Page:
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UL / VA Study Expected to Result in More Robust Security for Connected Medical Devices

By adopting new industry standards as its baseline, the VA could advance its cybersecurity practices related to the procurement of medical devices.


A hospital vital monitor collects data from a nearby patient.

January 21, 2020

Connected medical devices are revolutionizing patient care in the 21st Century, helping to improve the quality of healthcare services and increasing operational efficiencies. But, as with most connected devices today, cybersecurity risks are a growing concern, with potentially significant consequences for the health and safety of patients.

Fortunately, a major healthcare delivery organization (HDO) in the U.S. has taken a proactive approach to strengthen its cybersecurity practices related to medical devices that may well provide a roadmap for other institutions.

The U.S. Department of Veterans Affairs (VA) and UL completed a two-year study into the VA’s standards and protocols for assessing medical device cybersecurity. The study revealed that the VA’s own practices related to the procurement of medical devices could be advanced by adopting new industry standards as the baseline requirement for assessing the cybersecurity of medical devices.

“The cybersecurity threat landscape is continually changing,” noted Anura Fernando, chief innovation architect at UL’s Life and Health Sciences group. “We expect that our partnership with the healthcare and cybersecurity specialists at the VA will help pave the way to a more flexible and dynamic approach in ensuring medical device cybersecurity throughout the VA hospital system and beyond.”

The healthcare system managed by the VA is one of the largest in the U.S., with more than 160 hospitals and healthcare facilities around the country serving more than nine million military veterans. Procurement considerations for the cybersecurity of connected medical devices are detailed in VA Directive 6550, “Pre-Procurement Assessment and Implementation of Medical Devices/Systems.”

But verification of compliance with the requirements of the VA Directive largely depends on attestations submitted by vendors in connection with a VA request for proposals (RFPs). These attestations are then reviewed by VA biomedical engineering professionals, who must collect or prepare extensive additional information, including an enterprise risk analysis (ERA), validate compliance with the requirements of the Directive.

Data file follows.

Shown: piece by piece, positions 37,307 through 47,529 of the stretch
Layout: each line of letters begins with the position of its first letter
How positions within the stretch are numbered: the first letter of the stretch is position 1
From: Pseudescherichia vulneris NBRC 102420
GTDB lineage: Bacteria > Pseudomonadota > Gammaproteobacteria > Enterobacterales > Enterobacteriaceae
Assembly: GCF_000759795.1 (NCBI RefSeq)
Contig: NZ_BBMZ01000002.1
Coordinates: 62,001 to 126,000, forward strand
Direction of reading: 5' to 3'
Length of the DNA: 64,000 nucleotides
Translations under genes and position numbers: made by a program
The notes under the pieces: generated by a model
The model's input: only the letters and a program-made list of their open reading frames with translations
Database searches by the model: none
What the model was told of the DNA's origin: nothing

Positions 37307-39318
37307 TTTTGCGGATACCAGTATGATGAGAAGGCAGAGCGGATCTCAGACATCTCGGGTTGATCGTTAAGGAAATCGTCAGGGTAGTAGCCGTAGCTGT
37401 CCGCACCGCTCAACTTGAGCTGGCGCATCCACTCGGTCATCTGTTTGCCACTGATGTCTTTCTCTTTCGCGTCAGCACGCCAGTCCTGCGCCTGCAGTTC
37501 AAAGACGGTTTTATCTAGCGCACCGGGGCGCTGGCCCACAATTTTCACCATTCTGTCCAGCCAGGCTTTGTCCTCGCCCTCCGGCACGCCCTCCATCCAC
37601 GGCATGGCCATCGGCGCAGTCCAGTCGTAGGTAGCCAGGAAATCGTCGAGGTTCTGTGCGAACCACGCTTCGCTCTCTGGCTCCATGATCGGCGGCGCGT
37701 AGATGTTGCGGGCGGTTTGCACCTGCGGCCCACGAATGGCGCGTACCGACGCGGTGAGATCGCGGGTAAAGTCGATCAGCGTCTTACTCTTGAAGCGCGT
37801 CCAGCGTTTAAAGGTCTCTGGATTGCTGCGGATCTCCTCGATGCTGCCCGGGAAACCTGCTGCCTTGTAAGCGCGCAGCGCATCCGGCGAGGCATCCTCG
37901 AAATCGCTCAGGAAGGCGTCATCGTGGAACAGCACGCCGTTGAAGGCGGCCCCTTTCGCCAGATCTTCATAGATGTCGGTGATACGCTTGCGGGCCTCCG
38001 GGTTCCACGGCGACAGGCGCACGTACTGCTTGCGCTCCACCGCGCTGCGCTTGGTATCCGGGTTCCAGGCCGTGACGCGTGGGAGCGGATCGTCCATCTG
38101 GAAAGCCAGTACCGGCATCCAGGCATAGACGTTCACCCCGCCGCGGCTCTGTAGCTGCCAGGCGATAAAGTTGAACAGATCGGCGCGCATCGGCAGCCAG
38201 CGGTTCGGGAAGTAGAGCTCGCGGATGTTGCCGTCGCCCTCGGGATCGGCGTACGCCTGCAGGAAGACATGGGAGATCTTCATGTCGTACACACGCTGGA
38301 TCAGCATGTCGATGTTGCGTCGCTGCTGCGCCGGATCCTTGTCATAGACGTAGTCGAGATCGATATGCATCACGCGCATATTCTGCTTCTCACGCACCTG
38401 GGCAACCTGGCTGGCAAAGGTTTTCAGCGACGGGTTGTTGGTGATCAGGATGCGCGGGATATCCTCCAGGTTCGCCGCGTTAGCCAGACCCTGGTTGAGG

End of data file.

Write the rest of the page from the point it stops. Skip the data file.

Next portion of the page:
Given the shortage of qualified cybersecurity professionals, the VA wanted to explore alternative approaches to the way in which it conducted device assessments. And, given the potential vulnerability of legacy devices over time, the VA also sought an approach that would support the assessment of cybersecurity issues throughout the entire lifecycle of a given device.

Under the terms of a Cooperative Research and Development Agreement (CRADA), the VA partnered with UL in 2016 to study whether adopting the UL 2900 series of cybersecurity standards as a condition of procurement could help address these concerns. The study included an evaluation of the VA’s current threat landscape and a thorough review of the VA’s current practices related to the cybersecurity of medical devices.

The study also involved a detailed comparison between the VA’s existing cybersecurity requirements for medical devices and the requirements of the UL 2900 series. That comparison found equivalence between the two requirement sets across 174 separate factors. Finally, the study included a simulated “hacking” demonstration of a UL 2900 certified medical device at a VA hospital in Tampa, Florida to validate the effectiveness of the secure design principles promoted by the UL 2900 standards.

According to both the VA and UL, the study concluded that applying UL 2900 could provide an alternative pathway to significantly speed the pre-procurement product assessment process as well as improve post-procurement cybersecurity performance. The study also determined that compliance with UL 2900 would help improve the allocation of cybersecurity resources, allowing VA cybersecurity professionals to focus more attention on new technology adoption and emerging threats to safety and security.

“The report (on our study) reflects the two years of close collaboration among private and public sector experts in healthcare and cybersecurity,” said Marc Wine, director, Technical Integration Support and Industry Liaison with the VA. “The report findings will serve as a model for how we can continue to drive innovation within our larger healthcare ecosystem.”

Want to learn more? Read the complete text of the final report of the UL/VA CRADA on medical device cybersecurity.

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